Are current case-finding methods under-diagnosing tuberculosis among women in Myanmar? An analysis of operational data from Yangon and the nationwide prevalence survey.


Khan, M; Khine, T; Hutchison, C; Coker, R; Hane, K; Innes, A; Aung, S; (2016) Are current case-finding methods under-diagnosing tuberculosis among women in Myanmar? An analysis of operational data from Yangon and the nationwide prevalence survey. BMC Infect Dis, 16 (1). p. 110. ISSN 1471-2334 DOI: https://doi.org/10.1186/s12879-016-1429-y

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Abstract

Although there is a large increase in investment for tuberculosis control in Myanmar, there are few operational analyses to inform policies. Only 34 % of nationally reported cases are from women. In this study, we investigate sex differences in tuberculosis diagnoses in Myanmar in order to identify potential health systems barriers that may be driving lower tuberculosis case finding among women. From October 2014 to March 2015, we systematically collected data on all new adult smear positive tuberculosis cases in ten township health centres across Yangon, the largest city in Myanmar, to produce an electronic tuberculosis database. We conducted a descriptive cross-sectional analysis of sex differences in tuberculosis diagnoses at the township health centres. We also analysed national prevalence survey data to calculate additional case finding in men and women by using sputum culture when smear microscopy was negative, and estimated the sex-specific impact of using a more sensitive diagnostic tool at township health centres. Overall, only 514 (30 %) out of 1371 new smear positive tuberculosis patients diagnosed at the township health centres were female. The proportion of female patients varied by township (from 21 % to 37 %, p = 0.0172), month of diagnosis (37 % in February 2015 and 23 % in March 2015 p = 0.0004) and age group (26 % in 25-64 years and 49 % in 18-25 years, p < 0.0001). Smear microscopy grading of sputum specimens was not substantially different between sexes. The prevalence survey analysis indicated that the use of a more sensitive diagnostic tool could result in the proportion of females diagnosed at township health centres increasing to 36 % from 30 %. Our study, which is the first to systematically compile and analyse routine operational data from tuberculosis diagnostic centres in Myanmar, found that substantially fewer women than men were diagnosed in all study townships. The sex ratio of newly diagnosed cases varied by age group, month of diagnosis and township of diagnosis. Low sensitivity of tuberculosis diagnosis may lead to a potential under-diagnosis of tuberculosis among women.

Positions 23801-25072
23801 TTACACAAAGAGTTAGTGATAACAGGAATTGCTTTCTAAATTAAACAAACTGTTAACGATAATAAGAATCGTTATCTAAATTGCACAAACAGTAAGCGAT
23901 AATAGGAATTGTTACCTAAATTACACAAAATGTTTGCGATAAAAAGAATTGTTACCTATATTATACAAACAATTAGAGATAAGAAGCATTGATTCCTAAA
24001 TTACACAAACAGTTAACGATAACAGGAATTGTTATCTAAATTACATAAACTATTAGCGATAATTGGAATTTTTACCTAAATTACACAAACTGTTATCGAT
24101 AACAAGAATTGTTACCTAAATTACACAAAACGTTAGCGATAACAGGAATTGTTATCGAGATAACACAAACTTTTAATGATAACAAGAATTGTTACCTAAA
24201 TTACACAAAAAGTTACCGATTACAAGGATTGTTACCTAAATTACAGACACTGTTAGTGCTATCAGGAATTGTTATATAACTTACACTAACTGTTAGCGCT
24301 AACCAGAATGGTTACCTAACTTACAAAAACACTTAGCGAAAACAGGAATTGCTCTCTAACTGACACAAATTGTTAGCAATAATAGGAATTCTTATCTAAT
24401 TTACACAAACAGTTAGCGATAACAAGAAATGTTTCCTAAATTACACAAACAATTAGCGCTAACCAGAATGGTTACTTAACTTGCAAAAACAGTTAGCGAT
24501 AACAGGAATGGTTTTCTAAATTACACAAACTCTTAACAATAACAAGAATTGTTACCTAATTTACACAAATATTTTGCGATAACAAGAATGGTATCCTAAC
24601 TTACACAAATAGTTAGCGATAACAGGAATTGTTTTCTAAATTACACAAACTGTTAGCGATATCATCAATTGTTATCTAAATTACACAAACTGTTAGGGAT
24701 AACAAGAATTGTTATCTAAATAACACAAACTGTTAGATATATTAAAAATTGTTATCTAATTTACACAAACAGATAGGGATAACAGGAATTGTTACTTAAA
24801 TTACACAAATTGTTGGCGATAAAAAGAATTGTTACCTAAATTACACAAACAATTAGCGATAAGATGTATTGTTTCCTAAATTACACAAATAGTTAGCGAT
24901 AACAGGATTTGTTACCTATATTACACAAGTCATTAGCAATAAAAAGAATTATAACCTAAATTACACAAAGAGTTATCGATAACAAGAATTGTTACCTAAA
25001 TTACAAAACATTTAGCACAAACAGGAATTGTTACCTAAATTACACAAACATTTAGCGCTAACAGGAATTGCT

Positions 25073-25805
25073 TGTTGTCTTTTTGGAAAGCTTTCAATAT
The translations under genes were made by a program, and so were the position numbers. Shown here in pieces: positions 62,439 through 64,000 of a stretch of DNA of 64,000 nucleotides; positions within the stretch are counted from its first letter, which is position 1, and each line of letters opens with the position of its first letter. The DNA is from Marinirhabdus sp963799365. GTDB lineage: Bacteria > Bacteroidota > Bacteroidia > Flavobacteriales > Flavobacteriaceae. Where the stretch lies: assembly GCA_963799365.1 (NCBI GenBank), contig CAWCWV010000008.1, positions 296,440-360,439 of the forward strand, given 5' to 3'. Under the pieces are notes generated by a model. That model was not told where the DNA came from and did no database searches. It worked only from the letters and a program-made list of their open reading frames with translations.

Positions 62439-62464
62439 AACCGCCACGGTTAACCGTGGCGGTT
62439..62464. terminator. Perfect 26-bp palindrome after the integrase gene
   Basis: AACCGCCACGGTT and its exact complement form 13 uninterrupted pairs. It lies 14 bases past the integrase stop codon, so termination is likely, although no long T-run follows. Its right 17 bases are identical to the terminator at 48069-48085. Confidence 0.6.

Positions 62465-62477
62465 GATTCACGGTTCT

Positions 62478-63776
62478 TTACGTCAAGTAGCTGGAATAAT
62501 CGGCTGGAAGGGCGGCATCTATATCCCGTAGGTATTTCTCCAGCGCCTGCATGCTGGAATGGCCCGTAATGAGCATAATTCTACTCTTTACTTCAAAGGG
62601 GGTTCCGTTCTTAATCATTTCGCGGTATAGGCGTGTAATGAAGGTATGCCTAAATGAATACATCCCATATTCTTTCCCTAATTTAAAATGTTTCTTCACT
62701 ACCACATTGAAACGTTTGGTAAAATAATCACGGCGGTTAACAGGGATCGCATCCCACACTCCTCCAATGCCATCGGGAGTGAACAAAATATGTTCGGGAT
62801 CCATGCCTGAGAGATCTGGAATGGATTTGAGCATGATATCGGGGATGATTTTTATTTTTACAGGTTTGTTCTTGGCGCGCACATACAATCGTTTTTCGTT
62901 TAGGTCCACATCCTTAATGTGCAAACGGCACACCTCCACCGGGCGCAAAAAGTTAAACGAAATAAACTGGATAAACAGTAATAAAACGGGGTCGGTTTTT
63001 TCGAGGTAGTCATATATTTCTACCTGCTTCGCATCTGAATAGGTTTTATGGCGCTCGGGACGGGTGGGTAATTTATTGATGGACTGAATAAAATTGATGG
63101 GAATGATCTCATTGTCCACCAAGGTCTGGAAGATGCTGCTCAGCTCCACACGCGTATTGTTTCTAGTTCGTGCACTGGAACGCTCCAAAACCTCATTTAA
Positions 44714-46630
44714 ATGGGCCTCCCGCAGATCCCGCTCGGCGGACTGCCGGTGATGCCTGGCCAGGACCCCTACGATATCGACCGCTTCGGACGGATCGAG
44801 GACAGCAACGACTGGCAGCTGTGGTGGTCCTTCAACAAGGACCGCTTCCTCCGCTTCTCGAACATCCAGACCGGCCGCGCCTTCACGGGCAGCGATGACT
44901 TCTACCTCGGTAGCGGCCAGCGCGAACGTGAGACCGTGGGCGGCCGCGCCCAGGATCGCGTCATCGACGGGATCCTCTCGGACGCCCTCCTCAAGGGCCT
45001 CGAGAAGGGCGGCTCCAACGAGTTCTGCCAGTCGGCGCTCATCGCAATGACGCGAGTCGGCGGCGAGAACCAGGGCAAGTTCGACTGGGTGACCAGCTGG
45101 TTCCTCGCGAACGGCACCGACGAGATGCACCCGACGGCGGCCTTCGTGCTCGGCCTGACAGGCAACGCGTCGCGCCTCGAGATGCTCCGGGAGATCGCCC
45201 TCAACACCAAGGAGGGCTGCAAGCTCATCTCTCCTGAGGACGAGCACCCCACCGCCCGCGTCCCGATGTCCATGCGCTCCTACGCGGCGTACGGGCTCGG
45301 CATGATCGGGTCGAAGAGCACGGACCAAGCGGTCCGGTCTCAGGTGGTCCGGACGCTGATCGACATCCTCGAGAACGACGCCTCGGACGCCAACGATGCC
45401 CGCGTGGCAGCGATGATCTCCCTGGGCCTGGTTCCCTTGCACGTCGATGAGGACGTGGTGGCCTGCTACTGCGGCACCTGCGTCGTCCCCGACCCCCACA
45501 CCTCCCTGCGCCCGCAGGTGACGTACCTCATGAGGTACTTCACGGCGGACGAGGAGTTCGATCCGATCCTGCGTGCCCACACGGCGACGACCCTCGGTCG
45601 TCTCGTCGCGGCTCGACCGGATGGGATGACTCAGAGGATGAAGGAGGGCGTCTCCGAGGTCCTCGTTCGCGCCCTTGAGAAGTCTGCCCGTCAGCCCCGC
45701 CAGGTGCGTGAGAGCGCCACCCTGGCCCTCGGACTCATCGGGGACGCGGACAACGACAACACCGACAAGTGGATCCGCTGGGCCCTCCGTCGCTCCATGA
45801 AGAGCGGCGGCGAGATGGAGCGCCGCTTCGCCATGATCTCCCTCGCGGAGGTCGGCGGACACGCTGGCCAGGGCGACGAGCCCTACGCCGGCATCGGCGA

Item Type: Article
Faculty and Department: Faculty of Public Health and Policy > Dept of Global Health and Development
PubMed ID: 26940910
Web of Science ID: 371385000001
URI: http://researchonline.lshtm.ac.uk/id/eprint/2534254

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